The new baby’s name is Hattie because my mother likes that name and Helen said she really wanted the baby to have an H name. I have a special feeling about the letter H because of the way it looks like two skinnies holding hands. Now it’s like Hattie and Helen are those two H-skinnies, and I am the only one without an H name. My mother keeps calling the new baby Sweetheart and Helen calls her Baby H.
I’ve been calling her Hattie, but when I am holding her and no one is looking, Butter says, “What if that’s Hop?” Then she says, “She’s beautiful. She looks just like you did when you were a baby,” which is okay for her to say and for me to believe because my mother said the same exact thing. I am very thankful that Hattie is not skinny or blonde like Helen. It almost makes me want to cry I’m so relieved.
Butter puts her mouth right to my ear and she whispers, Hop, I love you so much. Then I put my forehead to Hattie’s forehead, so that our skin is touching but just barely, so that our eyes are looking right into each other. “You’re Hop,” I whisper, and I can feel her breathing onto my face. “Don’t worry,” I whisper. “You look like me, but you’re Hop.” Butter still has her mouth pressed to my ear, and her hand gets bigger on my arm and warmer. “I love you,” I say to the baby Hop. “I will love and protect you forever.”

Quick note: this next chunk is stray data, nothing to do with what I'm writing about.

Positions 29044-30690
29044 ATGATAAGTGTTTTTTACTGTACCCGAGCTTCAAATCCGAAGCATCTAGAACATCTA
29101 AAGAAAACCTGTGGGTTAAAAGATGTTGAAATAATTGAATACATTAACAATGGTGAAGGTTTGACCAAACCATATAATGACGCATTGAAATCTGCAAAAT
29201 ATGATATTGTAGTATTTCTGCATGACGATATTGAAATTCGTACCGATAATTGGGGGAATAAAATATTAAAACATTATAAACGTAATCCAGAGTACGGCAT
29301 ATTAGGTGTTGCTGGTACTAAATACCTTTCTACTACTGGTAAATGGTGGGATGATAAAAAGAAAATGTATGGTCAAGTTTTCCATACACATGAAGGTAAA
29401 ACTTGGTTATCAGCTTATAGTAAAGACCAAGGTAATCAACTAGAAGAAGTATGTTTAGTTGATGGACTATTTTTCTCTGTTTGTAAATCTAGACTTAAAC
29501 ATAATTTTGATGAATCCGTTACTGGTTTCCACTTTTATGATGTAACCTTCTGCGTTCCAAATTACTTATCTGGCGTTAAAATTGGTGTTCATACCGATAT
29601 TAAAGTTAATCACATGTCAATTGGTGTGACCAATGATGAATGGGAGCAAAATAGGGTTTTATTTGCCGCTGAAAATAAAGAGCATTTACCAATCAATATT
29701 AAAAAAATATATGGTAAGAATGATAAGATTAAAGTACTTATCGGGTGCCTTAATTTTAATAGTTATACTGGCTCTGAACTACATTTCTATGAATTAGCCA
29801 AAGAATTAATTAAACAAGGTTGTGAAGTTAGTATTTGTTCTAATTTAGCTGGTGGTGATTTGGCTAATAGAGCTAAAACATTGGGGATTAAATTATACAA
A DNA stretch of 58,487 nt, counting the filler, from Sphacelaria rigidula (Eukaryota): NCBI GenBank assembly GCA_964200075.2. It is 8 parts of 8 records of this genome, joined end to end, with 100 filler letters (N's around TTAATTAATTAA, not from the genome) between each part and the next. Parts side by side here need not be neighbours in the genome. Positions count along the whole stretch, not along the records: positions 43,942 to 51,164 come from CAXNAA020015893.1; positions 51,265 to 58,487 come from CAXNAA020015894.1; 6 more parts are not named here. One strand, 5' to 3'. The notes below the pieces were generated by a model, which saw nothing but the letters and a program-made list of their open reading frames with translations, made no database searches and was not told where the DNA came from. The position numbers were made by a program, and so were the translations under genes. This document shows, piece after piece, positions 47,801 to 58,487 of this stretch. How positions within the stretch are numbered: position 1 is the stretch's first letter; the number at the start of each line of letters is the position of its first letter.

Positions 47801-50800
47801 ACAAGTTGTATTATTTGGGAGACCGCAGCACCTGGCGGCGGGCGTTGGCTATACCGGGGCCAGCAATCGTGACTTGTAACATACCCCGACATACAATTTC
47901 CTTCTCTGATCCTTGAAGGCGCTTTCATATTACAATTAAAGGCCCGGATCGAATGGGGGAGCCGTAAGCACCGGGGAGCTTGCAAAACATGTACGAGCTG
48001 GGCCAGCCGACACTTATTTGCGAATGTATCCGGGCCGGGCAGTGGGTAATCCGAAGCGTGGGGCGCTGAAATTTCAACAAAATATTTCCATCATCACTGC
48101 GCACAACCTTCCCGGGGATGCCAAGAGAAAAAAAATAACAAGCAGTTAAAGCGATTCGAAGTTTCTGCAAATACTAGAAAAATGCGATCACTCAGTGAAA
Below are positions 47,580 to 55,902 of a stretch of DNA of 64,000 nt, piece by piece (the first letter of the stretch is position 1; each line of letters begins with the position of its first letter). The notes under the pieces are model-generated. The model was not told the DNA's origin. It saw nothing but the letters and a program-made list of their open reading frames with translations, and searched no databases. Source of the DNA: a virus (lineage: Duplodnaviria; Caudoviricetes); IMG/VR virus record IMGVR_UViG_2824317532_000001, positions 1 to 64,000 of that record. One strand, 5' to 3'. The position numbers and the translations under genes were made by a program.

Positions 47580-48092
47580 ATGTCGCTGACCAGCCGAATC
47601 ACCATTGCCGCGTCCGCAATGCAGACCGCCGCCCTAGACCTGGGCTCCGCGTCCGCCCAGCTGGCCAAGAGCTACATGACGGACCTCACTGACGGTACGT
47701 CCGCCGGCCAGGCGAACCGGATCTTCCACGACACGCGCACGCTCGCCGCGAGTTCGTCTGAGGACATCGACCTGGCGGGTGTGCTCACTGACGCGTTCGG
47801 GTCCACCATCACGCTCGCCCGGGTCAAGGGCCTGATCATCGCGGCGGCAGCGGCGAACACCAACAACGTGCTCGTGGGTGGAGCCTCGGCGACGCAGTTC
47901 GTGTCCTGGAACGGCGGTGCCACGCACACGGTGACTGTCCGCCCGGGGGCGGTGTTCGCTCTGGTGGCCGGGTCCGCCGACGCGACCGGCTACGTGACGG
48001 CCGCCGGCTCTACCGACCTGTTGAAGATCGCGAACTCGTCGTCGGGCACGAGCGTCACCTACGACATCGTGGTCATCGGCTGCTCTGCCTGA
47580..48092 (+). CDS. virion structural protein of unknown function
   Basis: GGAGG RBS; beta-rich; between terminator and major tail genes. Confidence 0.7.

Then I put my fist to my mouth. I say to Butter, I hate her. I can’t. And when I move my fist to my ear, Butter says, You can.
Jill Rosenberg has a BA from Vassar College and an MFA in fiction from the University of Montana. Her stories have appeared in The Kenyon Review Online, The Black Warrior Review, Crazyhorse, and other journals.